Santa Rosa City Schools superintendent Kitamura to retire
Diann Kitamura, who has led Sonoma County’s largest school district through consecutive years of devastating wildfires, as well as school shutdowns, declining enrollment and now a coronavirus pandemic that has halted in-person learning for nearly a year, will retire June 30.
Kitamura, who turned 62 on Monday, announced her decision in a letter to Santa Rosa City Schools staff on Tuesday. It comes as the district tackles a series of high-profile challenges and projects, most pressing among them a return-to-school campaign that aims to have staff and facilities ready to open classrooms to the district’s youngest students by March 1. She vowed Wednesday to see the work through to the end.
“I’m going to continue in the way that I have always done,” she said. “I’m not going to fade away starting tomorrow. Oh, hell no.”
Kitamura said a factor in her timing was the toll the pandemic is taking on her 88-year-old mother who lives alone in Yuba City.
“This pandemic has done a number on her. It hasn’t been good,” she said. “I’m going to move her in with us, have some quality time.”
Another factor in her decision, Kitamura said on Wednesday was “this whole education versus politics that has occurred and was brought to light through the pandemic.”
“It’s an impossible situation that superintendents have been placed in and it’s taking away from what I love to do, which is teaching and educating,” she said. “We have been placed in situations to make medical decisions … and it’s just not fair.”
Kitamura’s announcement comes as the district is in the middle of contract negotiations with the Santa Rosa Teachers Association, as well as the California School Employees Association that covers front office staff, custodians and others. Separately, the district has yet to ink an agreement with the teachers association that would update existing health and safety guidelines for what a return to the classroom will look like during a pandemic.
Additionally, the district is in the early stages of a once-in-a-generation effort to redraw attendance boundary lines and rewrite transfer rules affecting which of its 24 campuses the district’s 15,700 students attend. That process is expected to be finalized in the fall.
District leaders are also examining the future of law enforcement on campuses, as well as considering the prospect of renaming at least two of schools: Monroe Elementary School and Luther Burbank Elementary School.
"Am I worried about the timing of this and the pandemic and the return to schools? Yeah, its going to be tough,“ Area 5 Trustee Ed Sheffield said.
First elected in 2016, Sheffield is, along with Board President Laurie Fong, the longest serving member of the board.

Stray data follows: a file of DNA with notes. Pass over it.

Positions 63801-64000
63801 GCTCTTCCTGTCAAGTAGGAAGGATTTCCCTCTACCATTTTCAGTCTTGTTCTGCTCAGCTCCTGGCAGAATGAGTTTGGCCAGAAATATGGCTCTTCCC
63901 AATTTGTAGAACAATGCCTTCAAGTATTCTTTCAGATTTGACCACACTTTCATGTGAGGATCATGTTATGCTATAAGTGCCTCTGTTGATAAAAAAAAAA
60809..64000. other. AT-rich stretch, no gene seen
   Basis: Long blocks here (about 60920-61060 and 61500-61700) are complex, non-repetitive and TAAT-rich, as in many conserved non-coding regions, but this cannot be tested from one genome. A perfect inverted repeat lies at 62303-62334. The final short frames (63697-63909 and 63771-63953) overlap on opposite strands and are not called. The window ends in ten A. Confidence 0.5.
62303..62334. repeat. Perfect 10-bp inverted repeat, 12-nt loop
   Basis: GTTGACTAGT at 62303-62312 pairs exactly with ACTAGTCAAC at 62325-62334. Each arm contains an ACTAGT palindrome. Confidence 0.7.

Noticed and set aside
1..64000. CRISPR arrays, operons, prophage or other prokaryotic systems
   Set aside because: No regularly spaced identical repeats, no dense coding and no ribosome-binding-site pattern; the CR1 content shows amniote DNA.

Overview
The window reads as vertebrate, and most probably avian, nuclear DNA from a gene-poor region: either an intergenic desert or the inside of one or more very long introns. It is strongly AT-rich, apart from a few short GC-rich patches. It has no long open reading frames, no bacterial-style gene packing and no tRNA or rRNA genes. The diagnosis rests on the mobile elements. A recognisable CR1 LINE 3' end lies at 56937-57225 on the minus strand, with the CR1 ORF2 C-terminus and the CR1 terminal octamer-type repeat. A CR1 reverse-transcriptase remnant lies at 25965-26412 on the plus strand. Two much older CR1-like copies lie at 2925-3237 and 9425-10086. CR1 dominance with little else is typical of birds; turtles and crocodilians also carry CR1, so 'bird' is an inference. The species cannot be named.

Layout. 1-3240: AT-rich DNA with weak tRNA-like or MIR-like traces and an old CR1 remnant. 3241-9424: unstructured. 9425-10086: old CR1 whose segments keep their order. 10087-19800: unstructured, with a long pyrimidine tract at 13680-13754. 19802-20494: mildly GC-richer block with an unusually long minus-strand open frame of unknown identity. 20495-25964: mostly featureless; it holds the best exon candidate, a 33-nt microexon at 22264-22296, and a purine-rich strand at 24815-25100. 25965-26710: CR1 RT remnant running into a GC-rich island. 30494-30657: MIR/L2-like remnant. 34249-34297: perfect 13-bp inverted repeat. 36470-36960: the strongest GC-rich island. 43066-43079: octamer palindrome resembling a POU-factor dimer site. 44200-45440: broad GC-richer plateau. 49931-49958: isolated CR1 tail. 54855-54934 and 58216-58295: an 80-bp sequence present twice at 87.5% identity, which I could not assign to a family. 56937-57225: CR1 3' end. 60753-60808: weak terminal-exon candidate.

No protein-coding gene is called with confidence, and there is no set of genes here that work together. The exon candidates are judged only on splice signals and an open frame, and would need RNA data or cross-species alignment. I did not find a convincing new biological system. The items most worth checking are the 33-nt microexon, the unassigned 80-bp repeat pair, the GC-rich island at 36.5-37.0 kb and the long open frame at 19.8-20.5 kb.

“Whatever the situation, this is just one more huge challenge that we are going to have to find a way to work though,” he said.
“Right now, everything is critical,” Fong said. “There is no order to these things, every one happens at once and they are all important for our students and our staff and families. How do we find a superintendent who can handle it?”
The board is expected this month to discuss how and when to launch a search for a new superintendent.
"I don’t think anyone who is going to hear this news is not going to think ’Wow this is another big thing,’ “ said Area 2 Trustee Jill McCormick. ”It is what it is. It’s another big thing on our plate.“
Board members heaped praise on Kitamura for what they described as her tireless work ethic, her communication skills and a focus on equity in all aspects of district work.
McCormick recalled that after she was elected in 2018 but before she was sworn in, she was invited by Kitamura to a statewide school boards association conference to help acclimate her to the job.
“I was kind of overwhelmed and little intimidated and there were thousands of superintendents and administrators and politicians and the whole thing. I quickly realized, because I had a badge on that said ’Santa Rosa City Schools,’ that (the district) was on the map,“ McCormick said. ”It was on the map at that convention because of Diann and her response to the Tubbs fire.“
The 2017 wildfire, which razed a district school, heavily damaged others and destroyed hundreds of student and staff homes, closed schools for three weeks. No year since has gone off unaffected by fires, floods, power shut-offs or a pandemic.
For her work, Kitamura was honored in November by the Association of California School Administrators with the Ferd. Kiesel Memorial Distinguished Service Award, the top honor in its annual program.